Helen Keller

  • Birth

    Helen Adams Keller Was born on June 27, 1880, Tuscumbia, AL.
  • Fever

    In 1882, at 19 months old, Helen was struck by an unknown illness, possibly Scarlet Fever, which rendered her blind, deaf, and mute.
  • Anne Sullivan

    As result of a visit with Alexander Graham Bell, Helen was united with her teacher, Anne Sullivan, on March 3, 1887.
  • Perkins

    In May 1888, Anne Sullivan took Helen to the Perkins School in Boston, where a whole new world of friendship and communication started.
  • Horace Mann School for the Deaf

    Helen wanted to learn to speak as well, so in 1890, she began taking speech classes at Horace Mann School for the Deaf. After 25 years, she was able to speak so she could be understood by others.
  • Leaving Perkins

    In the fall of 1891, Helen wrote a story she called “The Frost King” as a birthday gift for Anagnos. He published it in the Perkins alumni magazine. He was later informed that is was very similar to a previously published story. Keller had read the original many months earlier and recreated the story from her memory, believing it was her own creation. The accusation of plagiarism was extremely wounding to the 11-year-old girl and mentor, and in 1892 they left Perkins, never to return.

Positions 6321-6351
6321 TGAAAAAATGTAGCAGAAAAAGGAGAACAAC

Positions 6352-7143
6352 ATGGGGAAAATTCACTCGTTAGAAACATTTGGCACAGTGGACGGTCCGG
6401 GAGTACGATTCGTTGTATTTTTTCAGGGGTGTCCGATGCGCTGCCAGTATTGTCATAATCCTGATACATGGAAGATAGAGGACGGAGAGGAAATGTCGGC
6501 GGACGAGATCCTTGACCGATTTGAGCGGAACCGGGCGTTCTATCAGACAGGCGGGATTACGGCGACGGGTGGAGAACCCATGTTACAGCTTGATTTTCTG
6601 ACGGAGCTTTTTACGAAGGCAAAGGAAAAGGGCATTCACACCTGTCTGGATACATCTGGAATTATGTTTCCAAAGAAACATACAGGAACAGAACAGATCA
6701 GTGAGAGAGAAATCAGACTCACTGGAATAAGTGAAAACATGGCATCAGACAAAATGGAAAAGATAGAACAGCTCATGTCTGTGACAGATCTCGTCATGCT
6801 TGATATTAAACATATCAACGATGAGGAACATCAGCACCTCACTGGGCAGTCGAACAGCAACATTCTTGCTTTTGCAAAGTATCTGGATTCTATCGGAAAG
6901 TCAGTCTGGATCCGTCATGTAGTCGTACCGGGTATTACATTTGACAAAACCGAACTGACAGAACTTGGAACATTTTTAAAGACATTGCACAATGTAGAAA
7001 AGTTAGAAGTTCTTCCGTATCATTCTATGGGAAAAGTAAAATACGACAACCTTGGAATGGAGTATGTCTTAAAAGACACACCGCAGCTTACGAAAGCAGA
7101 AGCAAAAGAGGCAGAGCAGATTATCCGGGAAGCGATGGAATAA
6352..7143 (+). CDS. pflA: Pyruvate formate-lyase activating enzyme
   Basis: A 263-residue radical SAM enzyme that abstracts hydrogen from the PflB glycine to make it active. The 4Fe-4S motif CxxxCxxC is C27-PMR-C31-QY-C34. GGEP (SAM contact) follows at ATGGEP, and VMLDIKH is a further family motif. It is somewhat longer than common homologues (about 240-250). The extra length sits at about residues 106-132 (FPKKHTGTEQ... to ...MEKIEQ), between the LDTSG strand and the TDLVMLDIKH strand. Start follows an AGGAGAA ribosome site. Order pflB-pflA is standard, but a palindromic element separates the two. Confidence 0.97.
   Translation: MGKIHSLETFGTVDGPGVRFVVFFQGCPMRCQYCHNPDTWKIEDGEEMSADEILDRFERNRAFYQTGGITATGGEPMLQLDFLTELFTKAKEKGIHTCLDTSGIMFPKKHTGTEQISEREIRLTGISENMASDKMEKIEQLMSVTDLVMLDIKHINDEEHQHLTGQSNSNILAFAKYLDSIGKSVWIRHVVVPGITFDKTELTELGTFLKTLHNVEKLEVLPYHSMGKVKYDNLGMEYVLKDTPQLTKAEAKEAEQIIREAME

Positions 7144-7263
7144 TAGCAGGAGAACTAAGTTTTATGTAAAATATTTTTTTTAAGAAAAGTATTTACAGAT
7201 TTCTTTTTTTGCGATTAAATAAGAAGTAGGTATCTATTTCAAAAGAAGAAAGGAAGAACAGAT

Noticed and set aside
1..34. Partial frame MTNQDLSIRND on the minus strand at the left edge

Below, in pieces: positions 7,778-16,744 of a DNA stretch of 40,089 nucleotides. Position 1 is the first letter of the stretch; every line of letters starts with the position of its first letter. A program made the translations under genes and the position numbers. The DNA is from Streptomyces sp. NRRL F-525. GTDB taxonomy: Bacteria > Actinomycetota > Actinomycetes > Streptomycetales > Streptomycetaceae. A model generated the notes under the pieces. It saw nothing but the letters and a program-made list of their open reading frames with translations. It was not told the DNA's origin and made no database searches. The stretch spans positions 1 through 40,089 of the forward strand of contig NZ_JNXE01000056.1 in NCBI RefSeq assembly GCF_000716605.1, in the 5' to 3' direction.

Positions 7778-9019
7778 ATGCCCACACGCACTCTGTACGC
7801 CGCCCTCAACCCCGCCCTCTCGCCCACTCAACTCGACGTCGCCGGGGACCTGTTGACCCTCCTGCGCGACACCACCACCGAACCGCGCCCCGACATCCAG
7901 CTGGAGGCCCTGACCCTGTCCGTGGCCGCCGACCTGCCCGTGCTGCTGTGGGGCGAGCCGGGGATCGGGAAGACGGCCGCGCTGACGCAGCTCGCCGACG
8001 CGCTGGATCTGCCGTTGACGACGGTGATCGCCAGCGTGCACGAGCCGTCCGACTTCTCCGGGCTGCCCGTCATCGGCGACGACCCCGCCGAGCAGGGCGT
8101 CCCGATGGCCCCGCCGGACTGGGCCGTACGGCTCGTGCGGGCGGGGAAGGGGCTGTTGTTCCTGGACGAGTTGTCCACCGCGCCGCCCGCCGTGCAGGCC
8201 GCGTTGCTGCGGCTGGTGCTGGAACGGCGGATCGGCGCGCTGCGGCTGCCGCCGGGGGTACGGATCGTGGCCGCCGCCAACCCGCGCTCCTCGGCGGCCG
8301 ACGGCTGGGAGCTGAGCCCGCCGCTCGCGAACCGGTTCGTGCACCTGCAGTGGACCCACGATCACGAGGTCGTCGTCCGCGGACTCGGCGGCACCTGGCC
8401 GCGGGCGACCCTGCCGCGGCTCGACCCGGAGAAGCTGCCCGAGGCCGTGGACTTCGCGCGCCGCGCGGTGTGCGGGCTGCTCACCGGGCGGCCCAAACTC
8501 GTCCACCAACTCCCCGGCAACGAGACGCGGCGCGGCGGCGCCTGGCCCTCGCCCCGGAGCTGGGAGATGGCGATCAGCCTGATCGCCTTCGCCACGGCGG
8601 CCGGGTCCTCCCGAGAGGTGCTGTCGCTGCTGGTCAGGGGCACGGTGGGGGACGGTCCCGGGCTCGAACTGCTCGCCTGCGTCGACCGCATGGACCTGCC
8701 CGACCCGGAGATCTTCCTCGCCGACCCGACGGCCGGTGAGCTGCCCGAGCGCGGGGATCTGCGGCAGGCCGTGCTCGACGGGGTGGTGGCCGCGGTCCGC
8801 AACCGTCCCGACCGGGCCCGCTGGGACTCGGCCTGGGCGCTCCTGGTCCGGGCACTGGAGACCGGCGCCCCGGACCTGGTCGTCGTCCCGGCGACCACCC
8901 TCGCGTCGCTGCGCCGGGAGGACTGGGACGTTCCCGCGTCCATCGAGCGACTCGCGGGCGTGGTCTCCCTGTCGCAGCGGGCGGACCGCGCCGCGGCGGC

• College Education

    In 1898, Helen entered the Cambridge School for Young Ladies to prepare for Radcliffe College. She entered Radcliffe in the fall of 1900 and received a Bachelor of Arts degree cum laude in 1904, the first deaf-blind person to do so.
  • The Death of a Teacher

    In 1936, Helen's beloved teacher and companion, Anne Sullivan, died. Their secretary, a young woman named Polly Thompson, had begun work with Helen and her teacher in 1914. Upon Anne's death, Polly became Helen's constant companion
  • Counselor on International Relations

    In 1946, when the American Braille Press became the American Foundation for Overseas Blind (now Helen Keller International), Helen was appointed counselor on international relations. It was then that she began her globe-circling tours on behalf of those with vision loss.
  • Death

    On June 1, 1968, Helen died in her sleep, just a few weeks before her 88th birthday.